Friday, November 18, 2016

GUEST POST BY FRANKIE BOW


ABOUT THE BOOK

Professor Molly Barda is thrilled to be included in a grant to investigate attitudes toward biotechnology. But she immediately finds herself embroiled in the deadly fight between big biotech and anti-GMO activists. When Molly and her best friend Emma Nakamura stumble onto the scene of a brutal murder, they realize that everyone has something to hide–and there are some questions you don’t ask.

The Professor Molly mysteries are the first campus murder mysteries set in Hawaii.





GUEST POST BY FRANKIE BOW


The most dangerous animal is not what you think


As a mystery author, I’m always on the lookout for death and danger, and the animal kingdom is a great place to find both. Nature, Tennyson reminds us, is “red in tooth and claw,” and a quick perusal of the Netflix catalog confirms that ferocious animals continue to capture our imagination. Sharks (Jaws), dogs (Cujo), giant snakes (Anaconda), birds (The Birds), bears (Grizzly), rats (Willard), even cockroaches (that episode of Creepshow . . . *shudder*).


But when it comes to human fatalities, none of these creatures holds a candle to deer.
That’s right, deer.


In the United States, deer rack up (ha!) 120 human deaths a year, on average. Bears, alligators and sharks murder a paltry one human per year, and rattlesnakes, those slackers, are responsible for 0.23 annual deaths.

So where’s the scary deer movie? Aside from this one scene from The Ring Two, there doesn’t seem to be anything.

Maybe it’s because deer don’t look that fierce.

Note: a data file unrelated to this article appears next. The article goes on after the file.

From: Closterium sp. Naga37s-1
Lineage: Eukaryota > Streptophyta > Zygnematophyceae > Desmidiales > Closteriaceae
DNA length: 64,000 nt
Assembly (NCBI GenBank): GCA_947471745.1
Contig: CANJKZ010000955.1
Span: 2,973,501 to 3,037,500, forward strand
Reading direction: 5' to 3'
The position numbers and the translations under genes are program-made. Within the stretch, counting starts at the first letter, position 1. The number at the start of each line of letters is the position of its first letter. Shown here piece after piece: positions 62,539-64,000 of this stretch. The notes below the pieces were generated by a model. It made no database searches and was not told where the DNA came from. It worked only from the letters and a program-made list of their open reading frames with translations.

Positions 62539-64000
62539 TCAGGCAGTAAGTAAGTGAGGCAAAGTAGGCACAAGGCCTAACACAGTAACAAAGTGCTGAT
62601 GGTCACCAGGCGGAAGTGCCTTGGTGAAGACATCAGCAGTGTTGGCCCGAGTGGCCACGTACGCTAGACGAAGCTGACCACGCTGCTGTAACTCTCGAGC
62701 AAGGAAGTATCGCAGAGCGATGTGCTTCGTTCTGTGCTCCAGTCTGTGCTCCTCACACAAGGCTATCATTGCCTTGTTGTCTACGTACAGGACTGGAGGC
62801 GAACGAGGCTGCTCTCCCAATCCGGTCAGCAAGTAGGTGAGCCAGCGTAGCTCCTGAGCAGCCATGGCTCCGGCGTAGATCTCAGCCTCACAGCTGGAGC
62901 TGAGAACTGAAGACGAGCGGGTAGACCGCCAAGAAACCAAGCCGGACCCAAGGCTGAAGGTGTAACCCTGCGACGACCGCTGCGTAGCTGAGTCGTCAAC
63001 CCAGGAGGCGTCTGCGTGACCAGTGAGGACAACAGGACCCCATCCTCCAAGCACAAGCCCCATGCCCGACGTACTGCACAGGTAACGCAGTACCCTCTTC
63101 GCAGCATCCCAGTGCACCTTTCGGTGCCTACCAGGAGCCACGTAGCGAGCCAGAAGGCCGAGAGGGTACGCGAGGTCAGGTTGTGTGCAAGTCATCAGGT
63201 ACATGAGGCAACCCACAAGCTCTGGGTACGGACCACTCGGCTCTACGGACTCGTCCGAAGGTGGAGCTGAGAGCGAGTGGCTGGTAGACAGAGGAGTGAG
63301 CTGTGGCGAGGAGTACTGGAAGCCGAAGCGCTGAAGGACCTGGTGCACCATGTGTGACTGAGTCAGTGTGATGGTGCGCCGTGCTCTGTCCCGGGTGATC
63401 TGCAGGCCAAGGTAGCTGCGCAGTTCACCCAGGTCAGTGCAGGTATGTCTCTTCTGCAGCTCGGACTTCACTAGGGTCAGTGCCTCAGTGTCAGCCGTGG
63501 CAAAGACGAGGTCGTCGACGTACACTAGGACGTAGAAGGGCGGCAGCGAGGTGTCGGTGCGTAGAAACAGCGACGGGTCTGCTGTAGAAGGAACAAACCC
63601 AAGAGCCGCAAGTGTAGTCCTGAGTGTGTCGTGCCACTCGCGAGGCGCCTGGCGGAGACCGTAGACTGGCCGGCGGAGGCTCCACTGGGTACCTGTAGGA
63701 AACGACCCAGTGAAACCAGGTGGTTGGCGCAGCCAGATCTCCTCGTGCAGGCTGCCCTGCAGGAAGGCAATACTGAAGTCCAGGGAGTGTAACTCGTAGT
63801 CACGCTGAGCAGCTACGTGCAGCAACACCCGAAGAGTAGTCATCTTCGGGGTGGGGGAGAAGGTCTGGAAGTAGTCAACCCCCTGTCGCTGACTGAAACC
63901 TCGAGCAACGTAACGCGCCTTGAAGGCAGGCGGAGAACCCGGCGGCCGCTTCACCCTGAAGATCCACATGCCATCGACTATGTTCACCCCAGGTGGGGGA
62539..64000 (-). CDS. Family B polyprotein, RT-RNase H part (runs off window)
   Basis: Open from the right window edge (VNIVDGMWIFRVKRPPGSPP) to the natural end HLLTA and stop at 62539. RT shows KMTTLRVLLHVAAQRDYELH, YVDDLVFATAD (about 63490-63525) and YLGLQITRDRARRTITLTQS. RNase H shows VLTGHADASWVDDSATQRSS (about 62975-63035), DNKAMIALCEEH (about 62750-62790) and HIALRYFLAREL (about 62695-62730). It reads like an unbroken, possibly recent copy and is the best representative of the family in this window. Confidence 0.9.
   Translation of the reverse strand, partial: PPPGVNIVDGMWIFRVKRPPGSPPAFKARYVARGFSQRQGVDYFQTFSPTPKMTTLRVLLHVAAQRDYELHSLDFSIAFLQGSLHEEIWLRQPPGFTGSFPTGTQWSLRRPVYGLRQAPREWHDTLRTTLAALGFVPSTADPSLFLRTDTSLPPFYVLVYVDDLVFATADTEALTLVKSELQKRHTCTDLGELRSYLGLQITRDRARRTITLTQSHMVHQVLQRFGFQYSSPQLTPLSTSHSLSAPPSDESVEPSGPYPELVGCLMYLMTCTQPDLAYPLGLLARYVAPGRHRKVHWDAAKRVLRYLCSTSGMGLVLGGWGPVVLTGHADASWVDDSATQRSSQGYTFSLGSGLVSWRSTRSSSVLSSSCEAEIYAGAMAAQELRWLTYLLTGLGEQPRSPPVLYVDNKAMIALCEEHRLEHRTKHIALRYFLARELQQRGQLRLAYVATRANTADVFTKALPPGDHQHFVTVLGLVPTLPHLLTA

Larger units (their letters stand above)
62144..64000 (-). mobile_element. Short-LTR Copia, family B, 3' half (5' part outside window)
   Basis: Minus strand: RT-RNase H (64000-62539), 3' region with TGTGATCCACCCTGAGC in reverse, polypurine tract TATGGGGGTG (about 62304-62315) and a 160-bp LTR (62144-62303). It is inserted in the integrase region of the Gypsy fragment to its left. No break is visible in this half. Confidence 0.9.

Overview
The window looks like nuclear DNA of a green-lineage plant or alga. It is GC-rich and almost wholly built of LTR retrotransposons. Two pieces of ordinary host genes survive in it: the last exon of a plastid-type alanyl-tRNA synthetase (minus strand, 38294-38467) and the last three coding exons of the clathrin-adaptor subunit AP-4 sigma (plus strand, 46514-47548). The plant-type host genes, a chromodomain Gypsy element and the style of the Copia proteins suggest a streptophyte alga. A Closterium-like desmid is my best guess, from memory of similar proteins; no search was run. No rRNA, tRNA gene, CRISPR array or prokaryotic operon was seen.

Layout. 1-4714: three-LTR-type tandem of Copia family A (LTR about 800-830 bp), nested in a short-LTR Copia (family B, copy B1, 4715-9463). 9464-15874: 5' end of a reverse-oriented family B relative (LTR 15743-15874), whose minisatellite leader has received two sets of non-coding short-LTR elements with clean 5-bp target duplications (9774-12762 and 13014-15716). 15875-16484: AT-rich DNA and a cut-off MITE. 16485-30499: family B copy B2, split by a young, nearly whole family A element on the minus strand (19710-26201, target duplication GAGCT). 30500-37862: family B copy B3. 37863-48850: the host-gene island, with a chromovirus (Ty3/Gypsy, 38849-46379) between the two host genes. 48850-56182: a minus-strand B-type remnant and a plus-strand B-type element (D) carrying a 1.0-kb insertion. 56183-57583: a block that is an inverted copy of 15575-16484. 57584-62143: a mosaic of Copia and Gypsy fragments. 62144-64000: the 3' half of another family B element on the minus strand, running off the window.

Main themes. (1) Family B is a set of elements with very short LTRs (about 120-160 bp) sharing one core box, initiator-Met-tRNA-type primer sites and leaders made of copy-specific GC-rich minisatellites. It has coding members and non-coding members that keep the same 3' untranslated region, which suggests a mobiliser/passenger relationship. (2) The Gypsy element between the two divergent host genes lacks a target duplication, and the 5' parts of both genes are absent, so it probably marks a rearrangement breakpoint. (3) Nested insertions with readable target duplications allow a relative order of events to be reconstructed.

Also, they aren’t really out to get us; we’ve expanded into their habitat, and most of the fatalities result from humans in cars running into them. The deer, it must be said, don’t benefit from these encounters any more than we humans do.

So would I consider a death-by-deer plotline? Sure.

It could even be seasonally appropriate.

Like Molly Barda, Frankie Bow teaches at a public university. Unlike her protagonist, she is blessed with delightful students, sane colleagues, and a perfectly nice office chair.

She believes if life isn’t fair, at least it can be entertaining.


In addition to writing murder mysteries, she publishes in scholarly journals under her real name. Her experience with academic publishing has taught her to take nothing personally.








ABOUT THE AUTHOR

Like Molly Barda, Frankie Bow teaches at a public university. Unlike her protagonist, she is blessed with delightful students, sane colleagues, a loving family, and a perfectly nice office chair. She believes if life isn’t fair, at least it can be entertaining.

In addition to writing murder mysteries, she publishes in scholarly journals under her real name. Her experience with academic publishing has taught her to take nothing personally.

Connect with Frankie:
Webpage  |  Facebook  |  Twitter  |  Goodreads  |  LinkedIn 

Amazon  |  Barnes & Noble


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